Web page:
Sunk into a computer chair or couch, eating greasy food, drinking sugary beverages; what’s the problem here?
The problem is that for some Americans, this is a normal day. They may not know it, but they could be setting themselves up for trouble down the road.
According to a 2011 policy statement from the American Heart Association (AHA), “Cardiovascular Disease (CVD), including heart disease and stroke, is the leading cause of death among women and men in the United States.”
Another 2011 study by the AHA, published in their journal Circulation, states that in 2008, cardiovascular disease accounted for 32.8% of fatalities, meaning that almost 1/3 of all deaths were related to heart disease.
The same study goes on to say that 2,200 Americans die of cardiovascular disease every day, at an average rate of one every thirty-nine seconds.
Today is National Wear Red Day, a nationwide effort to raise awareness and educate the public about heart disease.
The effects of cardiovascular disease are all too familiar to millions of Americans, and most people can point to some heart-related health issue in their family medical history.
The problem, according to Aebersold Recreational Center (ARC)’s Coordinator of Wellness Dr. Brian Mortimer, is that America is suffering from “couch-potato-itis.” And college students are certainly no exception, according to Mortimer.
“Heart disease starts younger than you think,” Dr. Mortimer said. “This isn’t a disease that just pops up when you turnsixty.”
Physical activity is a significant factor in living a healthy lifestyle and preventing heart disease.
For this reason, there is the multi-million dollar ARC, which offers students a variety of ways to engage in physical activity, from lifting weights to swimming laps.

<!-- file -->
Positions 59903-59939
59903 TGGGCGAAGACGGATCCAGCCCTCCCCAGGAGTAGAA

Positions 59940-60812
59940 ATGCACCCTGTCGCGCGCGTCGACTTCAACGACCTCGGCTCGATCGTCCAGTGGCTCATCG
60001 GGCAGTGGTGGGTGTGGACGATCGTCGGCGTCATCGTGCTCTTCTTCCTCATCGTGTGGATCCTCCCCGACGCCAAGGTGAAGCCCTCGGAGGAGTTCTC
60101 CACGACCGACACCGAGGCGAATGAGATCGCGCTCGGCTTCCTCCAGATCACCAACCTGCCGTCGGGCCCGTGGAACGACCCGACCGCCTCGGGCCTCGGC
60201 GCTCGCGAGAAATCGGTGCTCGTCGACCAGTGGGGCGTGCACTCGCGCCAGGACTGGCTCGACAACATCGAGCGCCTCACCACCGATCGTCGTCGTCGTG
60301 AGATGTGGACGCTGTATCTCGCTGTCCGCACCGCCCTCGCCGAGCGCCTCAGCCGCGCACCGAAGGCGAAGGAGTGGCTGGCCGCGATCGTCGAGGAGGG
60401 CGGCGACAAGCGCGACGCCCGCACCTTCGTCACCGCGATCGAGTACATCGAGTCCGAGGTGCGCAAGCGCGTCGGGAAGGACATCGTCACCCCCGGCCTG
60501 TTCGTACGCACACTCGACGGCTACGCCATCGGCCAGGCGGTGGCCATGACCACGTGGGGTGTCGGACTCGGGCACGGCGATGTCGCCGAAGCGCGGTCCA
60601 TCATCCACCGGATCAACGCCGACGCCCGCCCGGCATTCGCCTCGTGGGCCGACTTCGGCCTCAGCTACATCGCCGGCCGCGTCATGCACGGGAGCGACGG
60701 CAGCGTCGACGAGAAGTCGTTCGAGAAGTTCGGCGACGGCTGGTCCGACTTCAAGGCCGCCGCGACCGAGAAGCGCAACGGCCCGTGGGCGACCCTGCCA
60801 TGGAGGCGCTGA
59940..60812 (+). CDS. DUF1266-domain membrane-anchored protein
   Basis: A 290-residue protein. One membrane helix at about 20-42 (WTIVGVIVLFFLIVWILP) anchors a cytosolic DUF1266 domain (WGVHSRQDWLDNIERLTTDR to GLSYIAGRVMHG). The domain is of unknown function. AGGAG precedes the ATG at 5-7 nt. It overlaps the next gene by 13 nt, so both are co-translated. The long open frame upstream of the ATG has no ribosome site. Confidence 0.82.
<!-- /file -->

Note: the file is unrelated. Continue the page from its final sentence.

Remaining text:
For those who dislike the traditional sports and activities, there are many alternatives, such as Zumba, a massive rock wall and kayak roll classes available in the group fitness package.
The easy answer to heart disease prevention among young adults, according to the American Heart Association website, would be for students to develop healthy habits and commit themselves to proper diet and exercise regimens, maintaining acceptable stress levels, quitting smoking, and having regular checkups.
But for the large number of people who suffer from the disease, this might be easier said than done.
Fortunately, according to Dan Tokarek, executive chef for AVI, a new movement called “Stealth Health” makes one of those choices a little easier to make.
“[Stealth Health] is sneaky, healthy food,” Tokarek said. “It’s good food and it’s good for you.”
Tokarek said the ingredients are fresh and cooked in a variety of ways. He added that students don’t even know that they’re eating healthy.
Tokarek said a few dietary examples of healthy change would be to adjust portions, include fruits and vegetables, and “switch it up.”
He said that he’s confident AVI is living up to its potential and expects that trend to continue.
Besides diet and exercise, stress and hypertension play a large role in cardiovascular disease. For students facing due dates and lengthy assignments, Health Promotion Coordinator Renee Bateman said the pressure can seem intense and cause stress.
“Prioritize, don’t fall behind, plan accordingly, and keep up with [your] sleep schedule,” Bateman said.
For those students who need extra help managing stress, there are the student counseling centers, where they work with students to alleviate the problem, Bateman added.
Another important step to staying ahead of cardiovascular disease is to be aware of family medical history.
“Seek medical checkups, and follow up with a physician as recommended,” Bateman said.
Dr. Mortimer said the best way to keep your heart healthy and to stay in shape is to participate in activities you enjoy.
“You have to find what is right for you – what you enjoy to do – to stick with it,” he said.